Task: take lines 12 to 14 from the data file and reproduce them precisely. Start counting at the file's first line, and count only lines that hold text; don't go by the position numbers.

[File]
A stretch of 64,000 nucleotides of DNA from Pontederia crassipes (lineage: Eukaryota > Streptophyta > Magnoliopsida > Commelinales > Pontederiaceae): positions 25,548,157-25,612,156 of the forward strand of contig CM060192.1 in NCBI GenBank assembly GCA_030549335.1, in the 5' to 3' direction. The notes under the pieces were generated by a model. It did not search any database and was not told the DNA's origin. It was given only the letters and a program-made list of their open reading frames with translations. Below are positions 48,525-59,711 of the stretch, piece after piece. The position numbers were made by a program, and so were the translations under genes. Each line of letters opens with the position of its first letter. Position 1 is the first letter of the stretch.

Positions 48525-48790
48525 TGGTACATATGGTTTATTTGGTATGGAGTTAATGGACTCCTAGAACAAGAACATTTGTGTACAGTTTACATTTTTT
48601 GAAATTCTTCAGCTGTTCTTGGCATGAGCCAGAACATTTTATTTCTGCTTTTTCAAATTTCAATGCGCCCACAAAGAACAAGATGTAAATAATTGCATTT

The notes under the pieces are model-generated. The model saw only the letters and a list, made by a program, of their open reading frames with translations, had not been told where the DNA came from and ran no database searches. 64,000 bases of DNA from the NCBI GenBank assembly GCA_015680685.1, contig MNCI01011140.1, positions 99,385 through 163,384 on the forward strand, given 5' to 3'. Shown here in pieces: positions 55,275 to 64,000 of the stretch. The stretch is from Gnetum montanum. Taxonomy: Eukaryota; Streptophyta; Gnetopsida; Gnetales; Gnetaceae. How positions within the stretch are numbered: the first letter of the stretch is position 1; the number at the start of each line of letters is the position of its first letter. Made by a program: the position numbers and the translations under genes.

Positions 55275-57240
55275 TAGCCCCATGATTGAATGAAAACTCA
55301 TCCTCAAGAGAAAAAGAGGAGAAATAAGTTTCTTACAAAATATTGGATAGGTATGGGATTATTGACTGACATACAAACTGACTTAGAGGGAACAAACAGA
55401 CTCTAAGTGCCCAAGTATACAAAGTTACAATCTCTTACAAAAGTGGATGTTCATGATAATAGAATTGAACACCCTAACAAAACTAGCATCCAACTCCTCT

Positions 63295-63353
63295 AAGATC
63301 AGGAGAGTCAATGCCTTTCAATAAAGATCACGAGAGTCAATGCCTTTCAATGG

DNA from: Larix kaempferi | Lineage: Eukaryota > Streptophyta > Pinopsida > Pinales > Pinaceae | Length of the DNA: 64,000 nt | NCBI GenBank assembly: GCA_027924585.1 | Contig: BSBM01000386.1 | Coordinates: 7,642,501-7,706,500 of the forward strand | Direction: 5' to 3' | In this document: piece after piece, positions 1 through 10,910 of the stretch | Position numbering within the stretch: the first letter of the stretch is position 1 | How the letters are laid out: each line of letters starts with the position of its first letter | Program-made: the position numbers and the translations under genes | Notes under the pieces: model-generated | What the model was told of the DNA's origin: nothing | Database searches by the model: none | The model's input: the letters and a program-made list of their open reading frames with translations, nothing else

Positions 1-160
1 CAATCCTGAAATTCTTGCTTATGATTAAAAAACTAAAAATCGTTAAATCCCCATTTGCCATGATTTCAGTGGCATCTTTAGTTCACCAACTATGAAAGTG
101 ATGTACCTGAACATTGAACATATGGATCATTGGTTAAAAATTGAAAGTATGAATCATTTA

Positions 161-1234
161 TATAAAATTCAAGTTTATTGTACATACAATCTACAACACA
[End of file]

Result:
63301 AGGAGAGTCAATGCCTTTCAATAAAGATCACGAGAGTCAATGCCTTTCAATGG

DNA from: Larix kaempferi | Lineage: Eukaryota > Streptophyta > Pinopsida > Pinales > Pinaceae | Length of the DNA: 64,000 nt | NCBI GenBank assembly: GCA_027924585.1 | Contig: BSBM01000386.1 | Coordinates: 7,642,501-7,706,500 of the forward strand | Direction: 5' to 3' | In this document: piece after piece, positions 1 through 10,910 of the stretch | Position numbering within the stretch: the first letter of the stretch is position 1 | How the letters are laid out: each line of letters starts with the position of its first letter | Program-made: the position numbers and the translations under genes | Notes under the pieces: model-generated | What the model was told of the DNA's origin: nothing | Database searches by the model: none | The model's input: the letters and a program-made list of their open reading frames with translations, nothing else

Positions 1-160